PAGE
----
Position is open to undergraduates in all engineering and science disciplines. High level commitments and participation in group meeting are compulsory. Interested candidates are encouraged to visit the center website below for further information.


Developing Brain Computer Interface for Hands-Free Movement Control

Research categories:  Bioscience/Biomedical, Electronics
School/Dept.: Biomedical Engineering
Professor: Zhongming Liu
Preferred major(s): Biomedical Engineering, Electrical Engineering, Computer Science
Desired experience:   Signal and System, Digital Signal Processing, Pattern Analysis, Machine Learning
Number of positions: 2

The student will be involved in developing a real-time brain computer interface system. Through this system, a human subject's brain signal will be acquired and analyzed in realtime to decode the subject's intention to move an object in a 2-D plane without involving his/her hands. The system will serve as a prototype for a new-generation medical device to facilitate disabled patients in motor control by only using their minds.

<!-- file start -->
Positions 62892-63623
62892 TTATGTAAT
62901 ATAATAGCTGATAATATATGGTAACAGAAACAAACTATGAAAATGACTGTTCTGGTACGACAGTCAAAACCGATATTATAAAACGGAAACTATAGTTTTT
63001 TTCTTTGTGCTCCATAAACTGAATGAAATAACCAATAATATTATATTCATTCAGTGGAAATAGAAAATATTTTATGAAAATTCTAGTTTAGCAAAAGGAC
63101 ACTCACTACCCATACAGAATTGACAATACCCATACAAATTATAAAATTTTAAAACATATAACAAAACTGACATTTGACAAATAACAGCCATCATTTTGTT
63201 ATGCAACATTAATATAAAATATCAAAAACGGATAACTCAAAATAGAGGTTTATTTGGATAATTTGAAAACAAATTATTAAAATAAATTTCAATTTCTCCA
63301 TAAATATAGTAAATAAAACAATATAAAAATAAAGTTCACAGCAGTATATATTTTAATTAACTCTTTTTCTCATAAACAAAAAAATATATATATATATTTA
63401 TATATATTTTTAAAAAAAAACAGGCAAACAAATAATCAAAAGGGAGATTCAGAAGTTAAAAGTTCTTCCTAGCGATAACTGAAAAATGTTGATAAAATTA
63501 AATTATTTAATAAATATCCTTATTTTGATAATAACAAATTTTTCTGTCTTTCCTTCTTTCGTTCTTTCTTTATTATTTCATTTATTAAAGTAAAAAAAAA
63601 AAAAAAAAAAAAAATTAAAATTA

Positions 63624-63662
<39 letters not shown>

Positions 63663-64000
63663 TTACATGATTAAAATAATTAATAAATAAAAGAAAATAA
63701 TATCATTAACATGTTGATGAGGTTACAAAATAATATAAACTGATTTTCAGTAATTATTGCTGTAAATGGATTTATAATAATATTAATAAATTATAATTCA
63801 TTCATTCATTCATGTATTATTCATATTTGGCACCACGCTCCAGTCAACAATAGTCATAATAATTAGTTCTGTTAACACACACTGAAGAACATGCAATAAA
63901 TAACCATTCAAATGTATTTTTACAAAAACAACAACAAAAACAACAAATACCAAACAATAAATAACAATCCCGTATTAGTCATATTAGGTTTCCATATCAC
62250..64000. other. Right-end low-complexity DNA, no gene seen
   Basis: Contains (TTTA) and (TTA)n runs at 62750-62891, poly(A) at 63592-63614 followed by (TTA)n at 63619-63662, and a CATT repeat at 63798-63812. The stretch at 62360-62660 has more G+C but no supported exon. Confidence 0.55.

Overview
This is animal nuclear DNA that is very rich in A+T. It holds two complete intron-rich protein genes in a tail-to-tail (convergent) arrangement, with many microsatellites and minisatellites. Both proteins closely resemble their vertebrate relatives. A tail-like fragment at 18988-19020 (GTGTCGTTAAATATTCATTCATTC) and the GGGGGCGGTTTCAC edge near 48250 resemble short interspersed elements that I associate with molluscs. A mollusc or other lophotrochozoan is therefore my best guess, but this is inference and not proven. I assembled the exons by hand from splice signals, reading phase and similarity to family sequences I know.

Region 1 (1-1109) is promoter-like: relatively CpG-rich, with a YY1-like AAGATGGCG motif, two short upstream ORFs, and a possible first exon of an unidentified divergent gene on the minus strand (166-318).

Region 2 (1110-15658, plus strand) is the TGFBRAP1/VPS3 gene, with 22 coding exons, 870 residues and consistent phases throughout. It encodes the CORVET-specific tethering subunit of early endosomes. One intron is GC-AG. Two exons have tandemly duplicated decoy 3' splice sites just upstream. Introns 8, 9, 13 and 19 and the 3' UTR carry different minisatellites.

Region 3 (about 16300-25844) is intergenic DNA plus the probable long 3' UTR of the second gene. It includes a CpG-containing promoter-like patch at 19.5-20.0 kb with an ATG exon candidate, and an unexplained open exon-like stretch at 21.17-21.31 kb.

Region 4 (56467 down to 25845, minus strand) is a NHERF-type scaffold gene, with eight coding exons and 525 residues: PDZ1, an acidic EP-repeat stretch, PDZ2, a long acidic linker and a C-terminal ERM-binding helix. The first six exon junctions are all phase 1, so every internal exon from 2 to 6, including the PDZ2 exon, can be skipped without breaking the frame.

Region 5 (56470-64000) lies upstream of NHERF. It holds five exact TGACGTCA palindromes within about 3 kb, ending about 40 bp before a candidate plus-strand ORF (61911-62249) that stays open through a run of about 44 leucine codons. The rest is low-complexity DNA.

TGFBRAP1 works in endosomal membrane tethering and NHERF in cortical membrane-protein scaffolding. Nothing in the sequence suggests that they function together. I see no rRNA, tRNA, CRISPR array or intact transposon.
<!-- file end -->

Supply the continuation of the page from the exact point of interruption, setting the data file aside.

Development of Theranostic Drug Delivery Systems for Cancer Treatment

Research categories:  Bioscience/Biomedical, Chemical, Material Science and Engineering, Nanotechnology
School/Dept.: Industrial & Physical Pharmacy
Professor: Tonglei Li
Preferred major(s): chemistry, chemical engineering, biomedical engineering, biological engineering
Number of positions: 1